Find Information About:

Drugs & Supplements

Get information and reviews on prescription drugs, over-the-counter medications, vitamins, and supplements. Search by name or medical condition.

Pill Identifier

Pill Identifier

Having trouble identifying your pills?

Enter the shape, color, or imprint of your prescription or OTC drug. Our pill identification tool will display pictures that you can compare to your pill.

Get Started
My Medicine

My Medicine

Save your medicine, check interactions, sign up for FDA alerts, create family profiles and more.

Get Started

WebMD Health Experts and Community

Talk to health experts and other people like you in WebMD's Communities. It's a safe forum where you can create or participate in support groups and discussions about health topics that interest you.

  • Second Opinion

    Second Opinion

    Read expert perspectives on popular health topics.

  • Community


    Connect with people like you, and get expert guidance on living a healthy life.

Got a health question? Get answers provided by leading organizations, doctors, and experts.

Get Answers

Sign up to receive WebMD's award-winning content delivered to your inbox.

Sign Up

Cancer Health Center

Font Size

Breaking the Bad News to the Family

Guidelines Help Cancer Patients Tell Family, Friends
WebMD Health News

Oct. 22, 2002 -- Getting bad cancer news from your doctor is very hard. Telling your family and friends can be even harder. Now there's help.

A new program from the University of Heidelberg in Germany helps cancer patients get much-needed support from the people in their lives. Alexander Marmé, MD, presented the findings at this week's meeting of the European Society for Medical Oncology.

"There are two major problems here: anxiety, enhanced by a lack of knowledge," Marmé says in a news release. "Patients are afraid of talking about their illness with relatives. They don't know how to deal with it. The lack of communication causes additional stress in personal relationships."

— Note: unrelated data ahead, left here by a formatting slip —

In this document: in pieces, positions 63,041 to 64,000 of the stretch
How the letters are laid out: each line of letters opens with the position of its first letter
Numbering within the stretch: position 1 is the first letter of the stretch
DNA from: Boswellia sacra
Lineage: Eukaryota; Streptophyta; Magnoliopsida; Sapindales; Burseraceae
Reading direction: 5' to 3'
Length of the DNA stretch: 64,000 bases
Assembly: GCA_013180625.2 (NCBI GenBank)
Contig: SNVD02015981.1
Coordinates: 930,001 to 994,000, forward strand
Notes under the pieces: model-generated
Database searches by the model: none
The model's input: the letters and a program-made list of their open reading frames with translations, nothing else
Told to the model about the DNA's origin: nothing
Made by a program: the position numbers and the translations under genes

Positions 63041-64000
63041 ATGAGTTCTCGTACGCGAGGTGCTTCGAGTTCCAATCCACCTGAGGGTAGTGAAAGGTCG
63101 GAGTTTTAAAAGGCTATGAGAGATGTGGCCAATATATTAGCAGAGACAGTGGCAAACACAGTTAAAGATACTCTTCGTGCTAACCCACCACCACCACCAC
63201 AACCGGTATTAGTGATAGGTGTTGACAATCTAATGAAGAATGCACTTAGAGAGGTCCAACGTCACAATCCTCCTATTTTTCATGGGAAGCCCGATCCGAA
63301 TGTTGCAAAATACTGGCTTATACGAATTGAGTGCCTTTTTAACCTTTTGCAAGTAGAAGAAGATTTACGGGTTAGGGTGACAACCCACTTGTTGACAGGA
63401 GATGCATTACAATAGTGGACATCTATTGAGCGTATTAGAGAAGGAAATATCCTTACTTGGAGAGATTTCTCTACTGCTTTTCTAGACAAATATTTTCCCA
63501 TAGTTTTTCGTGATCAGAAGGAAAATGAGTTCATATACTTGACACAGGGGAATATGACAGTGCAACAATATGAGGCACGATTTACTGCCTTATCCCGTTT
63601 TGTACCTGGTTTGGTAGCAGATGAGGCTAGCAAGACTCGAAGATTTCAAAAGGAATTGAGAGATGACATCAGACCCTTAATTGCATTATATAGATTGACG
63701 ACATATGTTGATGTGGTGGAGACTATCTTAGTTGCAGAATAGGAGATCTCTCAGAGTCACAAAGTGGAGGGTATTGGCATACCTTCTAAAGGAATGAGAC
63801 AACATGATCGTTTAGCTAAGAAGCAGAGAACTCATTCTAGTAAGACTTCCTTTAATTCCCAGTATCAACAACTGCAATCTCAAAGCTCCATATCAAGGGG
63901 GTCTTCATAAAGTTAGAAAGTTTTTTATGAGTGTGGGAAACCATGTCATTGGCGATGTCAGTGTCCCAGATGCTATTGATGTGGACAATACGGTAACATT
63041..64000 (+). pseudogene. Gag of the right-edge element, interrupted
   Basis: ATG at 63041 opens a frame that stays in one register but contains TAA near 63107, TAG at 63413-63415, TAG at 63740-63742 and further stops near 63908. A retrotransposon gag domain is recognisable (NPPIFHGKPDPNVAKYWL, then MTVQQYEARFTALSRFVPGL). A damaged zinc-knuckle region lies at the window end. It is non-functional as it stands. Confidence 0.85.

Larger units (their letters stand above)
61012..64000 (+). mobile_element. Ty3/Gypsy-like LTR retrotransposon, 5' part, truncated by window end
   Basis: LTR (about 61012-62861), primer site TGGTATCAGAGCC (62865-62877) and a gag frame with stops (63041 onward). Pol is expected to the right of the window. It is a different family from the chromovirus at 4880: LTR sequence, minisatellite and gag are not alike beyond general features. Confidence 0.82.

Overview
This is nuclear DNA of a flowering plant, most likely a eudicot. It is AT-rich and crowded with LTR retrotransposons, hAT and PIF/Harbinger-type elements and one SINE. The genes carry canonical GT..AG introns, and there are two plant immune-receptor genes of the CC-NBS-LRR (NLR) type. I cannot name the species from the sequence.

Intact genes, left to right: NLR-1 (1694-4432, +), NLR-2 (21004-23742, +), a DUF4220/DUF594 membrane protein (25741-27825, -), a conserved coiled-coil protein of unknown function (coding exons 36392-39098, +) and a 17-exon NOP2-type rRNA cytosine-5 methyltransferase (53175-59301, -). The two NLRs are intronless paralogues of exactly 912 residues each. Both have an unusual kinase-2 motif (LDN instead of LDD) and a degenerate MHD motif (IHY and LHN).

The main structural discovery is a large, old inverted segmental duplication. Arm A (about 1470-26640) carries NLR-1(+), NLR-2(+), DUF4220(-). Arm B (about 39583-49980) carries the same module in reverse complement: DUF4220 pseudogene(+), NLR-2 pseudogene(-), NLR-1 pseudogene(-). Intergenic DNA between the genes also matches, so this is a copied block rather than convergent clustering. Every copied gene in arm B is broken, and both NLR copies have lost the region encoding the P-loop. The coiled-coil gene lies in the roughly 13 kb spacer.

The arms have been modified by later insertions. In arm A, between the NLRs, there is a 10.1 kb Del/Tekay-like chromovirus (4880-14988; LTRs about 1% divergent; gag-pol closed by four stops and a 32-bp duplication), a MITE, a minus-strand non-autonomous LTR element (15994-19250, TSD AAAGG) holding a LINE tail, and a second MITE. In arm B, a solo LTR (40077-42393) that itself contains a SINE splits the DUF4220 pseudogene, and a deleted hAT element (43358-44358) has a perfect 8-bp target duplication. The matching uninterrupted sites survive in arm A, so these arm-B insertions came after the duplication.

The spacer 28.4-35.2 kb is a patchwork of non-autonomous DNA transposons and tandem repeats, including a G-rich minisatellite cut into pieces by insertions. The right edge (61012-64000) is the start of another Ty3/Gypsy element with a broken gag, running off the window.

Marmé and colleagues interviewed 58 cancer patients. Most thought they already communicated well with their partners but saw room for improvement.

To this end, the researchers have set up one-day workshops for cancer patients and their partners. The aim is to teach them the communication skills needed to get support -- not only from one another, but also from family and friends. It's called the GOALS program:

  • Getting together. A special time and chosen place should be used to set this important conversation apart from the distractions of day-to-day life.
  • Opening. Those involved must agree that there is a need or wish to talk.
  • Acknowledging each other's emotions. Understanding what the other person is feeling is crucial.
  • Learning about the disease and exchanging ideas.
  • Strategy. It's important to make plans to meet again and to keep the discussion open.

"Our program aims to break down the barriers and encourage people to discuss their cancer openly and appropriately," Marmé says.

Today on WebMD

Colorectal cancer cells
New! I AM Not Cancer Facebook Group
Lung cancer xray
See it in pictures, plus read the facts.
sauteed cherry tomatoes
Fight cancer one plate at a time.
Ovarian cancer illustration
Real Cancer Perspectives
Jennifer Goodman Linn self-portrait
what is your cancer risk
colorectal cancer treatment advances
breast cancer overview slideshow
prostate cancer overview
lung cancer overview slideshow
ovarian cancer overview slideshow
Actor Michael Douglas